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6.  The term “modified exchange rate” means the price, for the sale of one foreign currency for another, quoted by various interbank foreign exchange participants, for immediate delivery (which generally means delivery two business days following the date on which the terms of such a sale are agreed upon), as reflected in the foreign currency price quotations reported by the foreign currency price quotation dissemination vendor selected by the Exchange, which is then modified by the Exchange with a modifier of 1, 10 or 100. See ISE Rule 2201(8).

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7.  All exchange rates are as of February 1, 2013.

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8.  The Triennial Central Bank Survey of Foreign Exchange and Derivatives Market Activity is published every three (3) years; the most recent survey was published in December 2010.

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9.  The Exchange will calculate a settlement value for the Index using the settlement values for the individual component currencies. As described earlier, the settlement value for each individual component currency is determined using the WM Intra-day Spot rate.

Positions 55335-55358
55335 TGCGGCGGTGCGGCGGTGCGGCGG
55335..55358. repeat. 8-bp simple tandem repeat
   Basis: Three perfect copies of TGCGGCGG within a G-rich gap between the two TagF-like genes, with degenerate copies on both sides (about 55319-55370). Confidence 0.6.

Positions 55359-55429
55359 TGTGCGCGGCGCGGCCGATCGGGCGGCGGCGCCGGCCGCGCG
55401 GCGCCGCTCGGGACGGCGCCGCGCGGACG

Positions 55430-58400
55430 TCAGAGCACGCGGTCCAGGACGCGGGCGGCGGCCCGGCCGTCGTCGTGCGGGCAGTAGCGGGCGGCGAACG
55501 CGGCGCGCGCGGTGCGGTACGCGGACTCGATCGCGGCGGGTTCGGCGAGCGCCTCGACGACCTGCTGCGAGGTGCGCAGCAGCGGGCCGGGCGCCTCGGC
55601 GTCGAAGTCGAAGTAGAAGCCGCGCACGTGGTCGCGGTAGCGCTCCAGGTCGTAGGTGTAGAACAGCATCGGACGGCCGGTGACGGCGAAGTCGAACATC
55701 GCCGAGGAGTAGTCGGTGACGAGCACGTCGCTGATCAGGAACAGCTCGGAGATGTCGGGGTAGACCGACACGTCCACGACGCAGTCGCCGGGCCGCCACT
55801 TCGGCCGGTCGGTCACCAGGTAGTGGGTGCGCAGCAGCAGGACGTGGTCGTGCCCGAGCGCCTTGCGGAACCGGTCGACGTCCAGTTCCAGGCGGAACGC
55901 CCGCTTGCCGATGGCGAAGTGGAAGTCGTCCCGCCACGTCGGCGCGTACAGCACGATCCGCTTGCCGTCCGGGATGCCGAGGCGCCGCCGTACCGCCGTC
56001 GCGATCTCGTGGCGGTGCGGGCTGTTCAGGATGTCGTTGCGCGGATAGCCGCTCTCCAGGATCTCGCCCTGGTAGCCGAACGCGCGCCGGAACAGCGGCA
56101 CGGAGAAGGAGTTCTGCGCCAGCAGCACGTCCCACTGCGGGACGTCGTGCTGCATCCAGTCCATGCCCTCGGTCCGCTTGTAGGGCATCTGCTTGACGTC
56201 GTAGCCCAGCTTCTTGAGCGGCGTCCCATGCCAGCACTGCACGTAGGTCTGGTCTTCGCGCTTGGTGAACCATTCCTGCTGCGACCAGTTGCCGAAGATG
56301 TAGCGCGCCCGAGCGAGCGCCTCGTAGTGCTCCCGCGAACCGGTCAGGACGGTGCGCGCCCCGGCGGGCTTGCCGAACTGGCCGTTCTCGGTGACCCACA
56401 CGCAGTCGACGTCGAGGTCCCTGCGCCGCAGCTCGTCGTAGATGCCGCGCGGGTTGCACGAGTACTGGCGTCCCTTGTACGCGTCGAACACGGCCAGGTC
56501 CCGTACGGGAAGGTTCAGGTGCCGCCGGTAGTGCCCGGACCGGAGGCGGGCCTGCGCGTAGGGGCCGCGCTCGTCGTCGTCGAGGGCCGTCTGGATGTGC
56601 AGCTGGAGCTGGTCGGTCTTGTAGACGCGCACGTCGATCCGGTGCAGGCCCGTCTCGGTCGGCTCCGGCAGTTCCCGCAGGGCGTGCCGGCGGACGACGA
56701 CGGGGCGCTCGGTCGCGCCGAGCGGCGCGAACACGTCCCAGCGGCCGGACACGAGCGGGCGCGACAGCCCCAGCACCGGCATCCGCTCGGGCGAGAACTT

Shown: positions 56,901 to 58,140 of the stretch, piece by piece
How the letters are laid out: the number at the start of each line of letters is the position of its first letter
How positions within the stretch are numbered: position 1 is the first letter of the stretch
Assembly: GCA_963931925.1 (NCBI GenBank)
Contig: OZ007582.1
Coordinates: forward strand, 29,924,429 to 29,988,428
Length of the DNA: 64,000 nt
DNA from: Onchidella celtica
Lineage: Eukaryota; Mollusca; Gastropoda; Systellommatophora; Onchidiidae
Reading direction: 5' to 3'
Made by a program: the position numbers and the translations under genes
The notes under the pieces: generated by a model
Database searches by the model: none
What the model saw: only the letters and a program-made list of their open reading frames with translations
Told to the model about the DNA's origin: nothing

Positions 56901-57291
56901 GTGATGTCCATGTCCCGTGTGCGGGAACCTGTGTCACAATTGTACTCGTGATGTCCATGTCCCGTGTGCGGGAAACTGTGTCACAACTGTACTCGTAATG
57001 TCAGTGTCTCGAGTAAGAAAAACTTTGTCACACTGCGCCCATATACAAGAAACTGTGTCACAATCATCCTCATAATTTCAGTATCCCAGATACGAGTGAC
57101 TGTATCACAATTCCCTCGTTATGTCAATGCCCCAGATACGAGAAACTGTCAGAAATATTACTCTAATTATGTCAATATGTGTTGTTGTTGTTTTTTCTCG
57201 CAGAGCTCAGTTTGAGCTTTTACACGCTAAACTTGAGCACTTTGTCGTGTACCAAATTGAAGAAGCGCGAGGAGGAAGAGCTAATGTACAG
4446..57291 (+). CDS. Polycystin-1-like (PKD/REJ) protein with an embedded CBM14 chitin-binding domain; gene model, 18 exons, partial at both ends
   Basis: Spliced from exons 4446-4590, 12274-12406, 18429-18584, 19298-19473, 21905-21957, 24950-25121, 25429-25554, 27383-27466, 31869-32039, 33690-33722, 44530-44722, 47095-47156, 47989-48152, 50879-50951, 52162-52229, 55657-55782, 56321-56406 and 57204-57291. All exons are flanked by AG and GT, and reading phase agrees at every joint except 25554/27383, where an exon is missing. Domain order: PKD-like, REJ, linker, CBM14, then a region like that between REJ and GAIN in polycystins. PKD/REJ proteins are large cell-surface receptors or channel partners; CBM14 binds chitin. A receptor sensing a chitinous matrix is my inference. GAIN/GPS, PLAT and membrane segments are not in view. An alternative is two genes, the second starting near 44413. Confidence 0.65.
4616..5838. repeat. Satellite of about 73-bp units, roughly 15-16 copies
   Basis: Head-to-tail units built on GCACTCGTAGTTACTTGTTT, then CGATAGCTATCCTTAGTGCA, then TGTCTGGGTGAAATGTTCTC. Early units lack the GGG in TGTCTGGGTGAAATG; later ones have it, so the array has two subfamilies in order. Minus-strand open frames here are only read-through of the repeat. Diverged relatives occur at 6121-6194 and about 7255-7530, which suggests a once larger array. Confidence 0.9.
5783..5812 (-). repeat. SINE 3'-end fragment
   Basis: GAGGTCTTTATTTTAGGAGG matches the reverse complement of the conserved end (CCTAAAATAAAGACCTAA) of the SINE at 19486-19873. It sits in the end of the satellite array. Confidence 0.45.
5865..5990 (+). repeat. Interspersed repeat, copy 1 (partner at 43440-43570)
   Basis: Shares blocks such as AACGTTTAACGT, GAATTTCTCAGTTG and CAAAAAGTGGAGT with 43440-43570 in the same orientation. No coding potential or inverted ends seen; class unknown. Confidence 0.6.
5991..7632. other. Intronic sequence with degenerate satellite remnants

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10.  See ISE Rule 2008(c).

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11.  See ISE Rule 2009(a)(1).

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12.  See ISE Rule 2009(c)(3). The term “reasonably related to the current index value of the underlying index” means that the exercise price is within thirty percent (30%) of the current index value, as defined in ISE Rule 2009(c)(4).

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13.  See ISE Rule 2009(c)(4).

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14.  See Securities Exchange Act Release No. 57019 (December 20, 2007), 72 FR 73937 (December 28, 2007) (SR-ISE-2007-120).

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15.  Volatility was measured using data from June 27, 2007 through January 10, 2013.

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16.  See ISE Rule 2208.

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17.  See ISE Rule 2007.

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18.  See Rule 2009(a)(3).

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19.  See Rule 2009(b)(1).

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20.  Pursuant to ISE Rule 602, Representatives of a Member may solicit or accept customer orders for options on the Dollar Index.

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[FR Doc. 2013-04615 Filed 2-27-13; 8:45 am]

BILLING CODE 8011-01-P